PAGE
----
March 1 marked the beginning of our summer vacation, or what we in the Salaya Club have dubbed our “Great Southeast Asian Sojourn.” We had a few bumps on the way (missed flight, lost baggage, lost credit cards), but somehow we made it to Hanoi. And what a city! I seriously love that place. The vibe is totally different than Thailand, and more what I was looking for when I moved to Asia. I could feel a certain buzz and energy in the air that I don’t sense when I’m in Bangkok, or even Chiang Mai really. The people were super friendly; more friendly I think than in Thailand. Land of Smiles, Schmand of Schmiles! Also, I enjoyed the food a lot more. Maybe I’ll move to Vietnam in October??
Since this is Vietnam, the city has a bit of a French influence which you can see in the architecture, which is very pretty, and the presence of bread! The cool rainy weather was a nice break from the insufferable Thai heat, though our feet were pretty disgusting after walking around in flip flops all day. Vietnam is also cheaper than Thailand (hooray communism?!), though using the Vietnamese dong makes for some good jokes. 20,000 dong is about one dollar. Seriously, the jokes write themselves. Since it is communist, you will see that red color all around (the Vietnamese flag is red with a yellow star), propaganda souvenirs, and bars shut down at midnight, or rather the whole city seems to, but there’s underground bars and clubs that rage all night, if you know where to find them.
Also, the cultural drinking experience in Hanoi is the “bia hoi,” which is local beer that they brew daily. There’s a small street/corner in the city that has all of these little streetside bars (bar meaning a 10×10 patch of sidewalk) that brew their own cheap beer (maybe 5,000 VND per drink) each day. The batch is new everyday, and has to be drunk that day. It was an awesome way to experience Hanoi nightlife, and mingle with locals. I only wish that I had made it there more than once.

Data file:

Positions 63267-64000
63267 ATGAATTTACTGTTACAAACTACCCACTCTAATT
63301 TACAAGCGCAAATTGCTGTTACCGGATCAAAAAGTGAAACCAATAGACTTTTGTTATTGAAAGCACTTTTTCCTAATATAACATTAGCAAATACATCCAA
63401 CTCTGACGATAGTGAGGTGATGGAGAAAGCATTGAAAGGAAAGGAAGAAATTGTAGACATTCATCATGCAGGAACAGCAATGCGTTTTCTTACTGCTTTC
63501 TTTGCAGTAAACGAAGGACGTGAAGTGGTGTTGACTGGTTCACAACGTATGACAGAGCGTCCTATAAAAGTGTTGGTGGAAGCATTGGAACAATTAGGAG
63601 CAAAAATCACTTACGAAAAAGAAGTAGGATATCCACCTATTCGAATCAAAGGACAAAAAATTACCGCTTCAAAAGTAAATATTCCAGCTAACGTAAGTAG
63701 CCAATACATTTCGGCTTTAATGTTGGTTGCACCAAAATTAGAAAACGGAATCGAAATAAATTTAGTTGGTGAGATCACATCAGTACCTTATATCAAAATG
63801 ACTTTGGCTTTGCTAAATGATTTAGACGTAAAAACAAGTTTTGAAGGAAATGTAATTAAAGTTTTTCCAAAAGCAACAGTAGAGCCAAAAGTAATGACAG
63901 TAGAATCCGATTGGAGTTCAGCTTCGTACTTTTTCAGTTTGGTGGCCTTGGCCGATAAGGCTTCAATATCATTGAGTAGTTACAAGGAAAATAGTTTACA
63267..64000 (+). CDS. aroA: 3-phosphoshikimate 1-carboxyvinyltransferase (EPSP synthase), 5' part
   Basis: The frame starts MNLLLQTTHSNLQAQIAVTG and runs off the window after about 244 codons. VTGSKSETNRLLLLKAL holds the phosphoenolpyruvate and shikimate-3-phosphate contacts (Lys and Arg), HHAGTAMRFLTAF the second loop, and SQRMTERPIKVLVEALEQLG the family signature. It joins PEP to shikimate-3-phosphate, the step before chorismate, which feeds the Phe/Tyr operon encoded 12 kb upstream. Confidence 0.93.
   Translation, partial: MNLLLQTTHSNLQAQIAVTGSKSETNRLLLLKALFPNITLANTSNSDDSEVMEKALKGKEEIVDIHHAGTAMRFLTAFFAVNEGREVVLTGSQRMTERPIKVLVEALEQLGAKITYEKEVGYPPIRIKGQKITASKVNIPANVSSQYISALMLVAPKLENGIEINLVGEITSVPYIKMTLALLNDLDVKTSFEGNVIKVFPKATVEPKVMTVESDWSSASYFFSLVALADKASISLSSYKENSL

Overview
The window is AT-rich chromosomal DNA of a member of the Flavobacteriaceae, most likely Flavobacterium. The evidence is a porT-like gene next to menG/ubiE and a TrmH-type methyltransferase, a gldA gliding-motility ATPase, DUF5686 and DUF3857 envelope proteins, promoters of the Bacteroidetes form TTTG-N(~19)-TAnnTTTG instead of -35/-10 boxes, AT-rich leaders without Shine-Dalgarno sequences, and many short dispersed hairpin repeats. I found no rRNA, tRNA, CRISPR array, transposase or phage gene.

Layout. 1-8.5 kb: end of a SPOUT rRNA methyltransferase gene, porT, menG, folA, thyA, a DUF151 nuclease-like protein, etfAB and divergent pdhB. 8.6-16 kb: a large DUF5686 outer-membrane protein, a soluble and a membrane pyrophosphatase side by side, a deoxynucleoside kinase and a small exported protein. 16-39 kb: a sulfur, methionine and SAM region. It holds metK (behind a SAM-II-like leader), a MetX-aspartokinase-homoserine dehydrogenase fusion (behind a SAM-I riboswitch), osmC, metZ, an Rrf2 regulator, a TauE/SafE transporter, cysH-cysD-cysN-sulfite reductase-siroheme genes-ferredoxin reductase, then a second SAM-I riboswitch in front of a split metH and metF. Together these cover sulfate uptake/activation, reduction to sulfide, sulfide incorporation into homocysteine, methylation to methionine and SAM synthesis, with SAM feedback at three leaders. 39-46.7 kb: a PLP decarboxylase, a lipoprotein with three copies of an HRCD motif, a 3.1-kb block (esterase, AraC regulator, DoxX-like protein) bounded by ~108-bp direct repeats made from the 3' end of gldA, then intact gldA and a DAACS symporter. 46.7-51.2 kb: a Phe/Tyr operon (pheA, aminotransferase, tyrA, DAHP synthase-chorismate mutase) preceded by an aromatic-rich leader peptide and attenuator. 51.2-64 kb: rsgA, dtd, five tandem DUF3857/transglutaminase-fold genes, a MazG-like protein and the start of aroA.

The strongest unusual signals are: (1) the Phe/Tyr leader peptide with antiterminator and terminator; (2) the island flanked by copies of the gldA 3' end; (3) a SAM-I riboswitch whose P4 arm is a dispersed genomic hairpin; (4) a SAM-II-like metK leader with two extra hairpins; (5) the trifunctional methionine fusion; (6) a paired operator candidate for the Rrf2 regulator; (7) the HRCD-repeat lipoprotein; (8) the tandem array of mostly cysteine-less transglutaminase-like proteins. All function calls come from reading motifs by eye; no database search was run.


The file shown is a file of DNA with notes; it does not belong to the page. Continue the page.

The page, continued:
What it all comes down to is that I love Hanoi, and would live there in a heartbeat. Do I really have to go back to Thailand? Thankfully not yet…
After Hanoi, we overnight bused it to Hoi An, a sleepy beach town. It was cute and quaint, but I didn’t find much there to entertain me. I think it’s going to be hard for each successive place to live up to the standard that Hanoi set. After two nights in Hoi An, and another overnight bus, we are currently in Nha Trang, where my grandaddy Lillard was stationed in the war, and near where Autumn’s dad was at Cam Ranh Bay. Tomorrow we will leave for Ho Chi Minh City, or Saigon, where we will spend a couple days before heading for Cambodia. One country (almost) down, three more to go!